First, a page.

There is a deus ex machina in this humdinger of a first novel, masquerading as the piranha-like English village of New Egypt. Once born there, nobody escapesnobody except Moses Highness, whose spiritually imprisoned father George collects rushes from the river, fashions them into a basket and sets his 13-month-old son afloat. We meet Moses next in London, age 24, 66 with knockout looks. He has spent the intervening years first in an orphanage and then with warm and caring foster parents. Jobless, but never short of resources, Moses and a handful of punk friends seem determined to drink or drug themselves into oblivion. But Moses can never get drunk enough to dislodge the painful question of his identity, with which the bulk of the action and the remainder of the book are concerned. Jam-packed with events and filled with suspense, the narrative is completely absorbing. Because the prose is elegant and magic with metaphor, because even secondary characters brighten the pagesEddie, for instance, whose smile is ""almost as loud as a laugh''the reader cheerfully suspends disbelief. When the long but never burdensome tale comes to a close, Moses has uncovered his past but not yet the kernel of self. The future of Moses and New Egypt will be happily pondered by those whose good fortune it is to have met them. (April)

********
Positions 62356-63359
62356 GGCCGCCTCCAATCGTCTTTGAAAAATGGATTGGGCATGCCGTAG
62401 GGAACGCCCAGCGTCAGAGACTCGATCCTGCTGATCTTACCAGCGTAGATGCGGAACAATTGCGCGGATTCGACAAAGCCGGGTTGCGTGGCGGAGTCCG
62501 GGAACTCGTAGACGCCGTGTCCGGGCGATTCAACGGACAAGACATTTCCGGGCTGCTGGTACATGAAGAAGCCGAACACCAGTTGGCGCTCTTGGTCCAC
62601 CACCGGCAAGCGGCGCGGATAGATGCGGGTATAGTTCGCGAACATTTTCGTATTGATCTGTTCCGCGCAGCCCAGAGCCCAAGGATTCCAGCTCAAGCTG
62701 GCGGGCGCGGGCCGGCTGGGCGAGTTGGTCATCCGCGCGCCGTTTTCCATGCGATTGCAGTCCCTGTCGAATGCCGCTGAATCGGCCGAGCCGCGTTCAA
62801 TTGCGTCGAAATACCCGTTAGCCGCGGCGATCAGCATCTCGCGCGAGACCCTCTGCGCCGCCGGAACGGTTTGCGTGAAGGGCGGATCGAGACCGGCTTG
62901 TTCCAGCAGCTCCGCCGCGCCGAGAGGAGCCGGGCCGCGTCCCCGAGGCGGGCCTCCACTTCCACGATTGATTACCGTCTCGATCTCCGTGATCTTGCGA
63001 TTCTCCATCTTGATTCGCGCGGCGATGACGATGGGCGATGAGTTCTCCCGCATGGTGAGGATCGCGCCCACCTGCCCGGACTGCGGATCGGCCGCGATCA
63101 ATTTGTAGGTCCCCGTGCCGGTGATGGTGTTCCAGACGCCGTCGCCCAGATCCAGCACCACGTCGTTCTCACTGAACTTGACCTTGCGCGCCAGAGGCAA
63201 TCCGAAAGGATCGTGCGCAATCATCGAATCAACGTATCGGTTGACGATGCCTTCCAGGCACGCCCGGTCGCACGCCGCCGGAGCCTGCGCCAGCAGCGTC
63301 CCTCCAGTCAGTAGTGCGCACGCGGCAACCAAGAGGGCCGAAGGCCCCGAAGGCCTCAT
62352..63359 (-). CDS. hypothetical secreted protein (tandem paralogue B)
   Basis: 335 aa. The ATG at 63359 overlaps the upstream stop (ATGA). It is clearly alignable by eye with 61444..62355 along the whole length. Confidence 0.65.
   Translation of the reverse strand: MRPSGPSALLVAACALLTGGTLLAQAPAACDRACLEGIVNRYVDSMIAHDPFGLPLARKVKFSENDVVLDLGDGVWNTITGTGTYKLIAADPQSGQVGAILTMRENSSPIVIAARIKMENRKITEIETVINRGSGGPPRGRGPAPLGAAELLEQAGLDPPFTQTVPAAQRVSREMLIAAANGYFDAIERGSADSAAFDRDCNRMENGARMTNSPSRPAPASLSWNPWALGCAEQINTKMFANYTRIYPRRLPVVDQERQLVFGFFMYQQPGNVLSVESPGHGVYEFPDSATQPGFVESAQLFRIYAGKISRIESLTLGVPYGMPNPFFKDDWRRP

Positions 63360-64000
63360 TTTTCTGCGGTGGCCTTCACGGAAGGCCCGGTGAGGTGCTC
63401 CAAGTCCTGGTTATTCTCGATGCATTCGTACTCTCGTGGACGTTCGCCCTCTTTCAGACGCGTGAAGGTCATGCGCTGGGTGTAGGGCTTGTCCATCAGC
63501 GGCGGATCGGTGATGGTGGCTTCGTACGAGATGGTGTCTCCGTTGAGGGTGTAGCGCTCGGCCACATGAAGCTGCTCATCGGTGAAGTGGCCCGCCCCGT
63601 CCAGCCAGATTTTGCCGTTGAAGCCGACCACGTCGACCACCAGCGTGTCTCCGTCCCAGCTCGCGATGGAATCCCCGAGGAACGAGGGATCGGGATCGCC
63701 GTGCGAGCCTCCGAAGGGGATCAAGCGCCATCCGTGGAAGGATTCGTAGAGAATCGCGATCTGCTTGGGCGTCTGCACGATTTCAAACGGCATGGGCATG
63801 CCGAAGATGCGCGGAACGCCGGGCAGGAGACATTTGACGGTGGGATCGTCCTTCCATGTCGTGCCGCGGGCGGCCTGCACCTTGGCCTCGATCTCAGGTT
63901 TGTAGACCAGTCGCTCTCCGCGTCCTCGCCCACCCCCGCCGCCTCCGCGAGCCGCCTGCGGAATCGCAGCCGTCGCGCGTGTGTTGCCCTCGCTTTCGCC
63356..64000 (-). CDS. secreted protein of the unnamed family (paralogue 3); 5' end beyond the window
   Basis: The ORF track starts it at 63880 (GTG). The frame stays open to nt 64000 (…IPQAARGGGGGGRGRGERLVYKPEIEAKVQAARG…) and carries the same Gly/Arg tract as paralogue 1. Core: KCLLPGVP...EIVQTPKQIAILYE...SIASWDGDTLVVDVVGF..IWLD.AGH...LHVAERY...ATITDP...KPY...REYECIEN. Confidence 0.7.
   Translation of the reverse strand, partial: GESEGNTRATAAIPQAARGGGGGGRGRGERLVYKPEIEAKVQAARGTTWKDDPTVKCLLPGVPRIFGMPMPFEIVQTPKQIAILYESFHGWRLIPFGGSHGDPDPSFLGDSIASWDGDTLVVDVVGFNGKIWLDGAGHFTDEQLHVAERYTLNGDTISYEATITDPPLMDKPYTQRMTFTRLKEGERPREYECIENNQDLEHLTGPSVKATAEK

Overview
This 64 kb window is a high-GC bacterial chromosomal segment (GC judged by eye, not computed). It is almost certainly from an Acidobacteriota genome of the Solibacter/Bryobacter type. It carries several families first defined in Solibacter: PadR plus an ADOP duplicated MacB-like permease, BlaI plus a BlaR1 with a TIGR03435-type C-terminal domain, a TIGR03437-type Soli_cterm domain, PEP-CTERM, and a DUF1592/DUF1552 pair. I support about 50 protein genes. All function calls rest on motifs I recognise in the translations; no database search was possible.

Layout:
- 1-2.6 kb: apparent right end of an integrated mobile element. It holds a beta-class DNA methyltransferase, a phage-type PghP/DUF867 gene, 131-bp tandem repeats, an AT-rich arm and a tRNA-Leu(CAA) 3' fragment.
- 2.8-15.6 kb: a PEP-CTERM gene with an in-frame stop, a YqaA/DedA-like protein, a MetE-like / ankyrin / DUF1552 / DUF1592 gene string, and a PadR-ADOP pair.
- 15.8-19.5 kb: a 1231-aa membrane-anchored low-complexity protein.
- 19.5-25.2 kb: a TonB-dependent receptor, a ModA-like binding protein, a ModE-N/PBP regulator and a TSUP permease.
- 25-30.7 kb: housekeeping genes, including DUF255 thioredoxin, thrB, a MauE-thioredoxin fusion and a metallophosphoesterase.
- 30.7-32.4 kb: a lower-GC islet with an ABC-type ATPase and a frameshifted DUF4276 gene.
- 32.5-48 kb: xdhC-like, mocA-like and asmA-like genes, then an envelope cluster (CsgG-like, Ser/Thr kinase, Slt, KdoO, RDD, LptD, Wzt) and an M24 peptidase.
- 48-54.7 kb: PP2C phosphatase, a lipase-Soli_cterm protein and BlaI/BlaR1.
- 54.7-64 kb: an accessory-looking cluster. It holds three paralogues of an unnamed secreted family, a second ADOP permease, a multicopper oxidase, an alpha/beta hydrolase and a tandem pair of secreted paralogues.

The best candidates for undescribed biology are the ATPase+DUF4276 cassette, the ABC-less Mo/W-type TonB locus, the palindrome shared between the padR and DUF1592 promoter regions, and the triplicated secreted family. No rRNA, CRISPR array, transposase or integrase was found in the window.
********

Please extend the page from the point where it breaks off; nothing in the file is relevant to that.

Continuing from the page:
Reviewed on: 01/01/1988 Release date: 01/01/1988 Genre:
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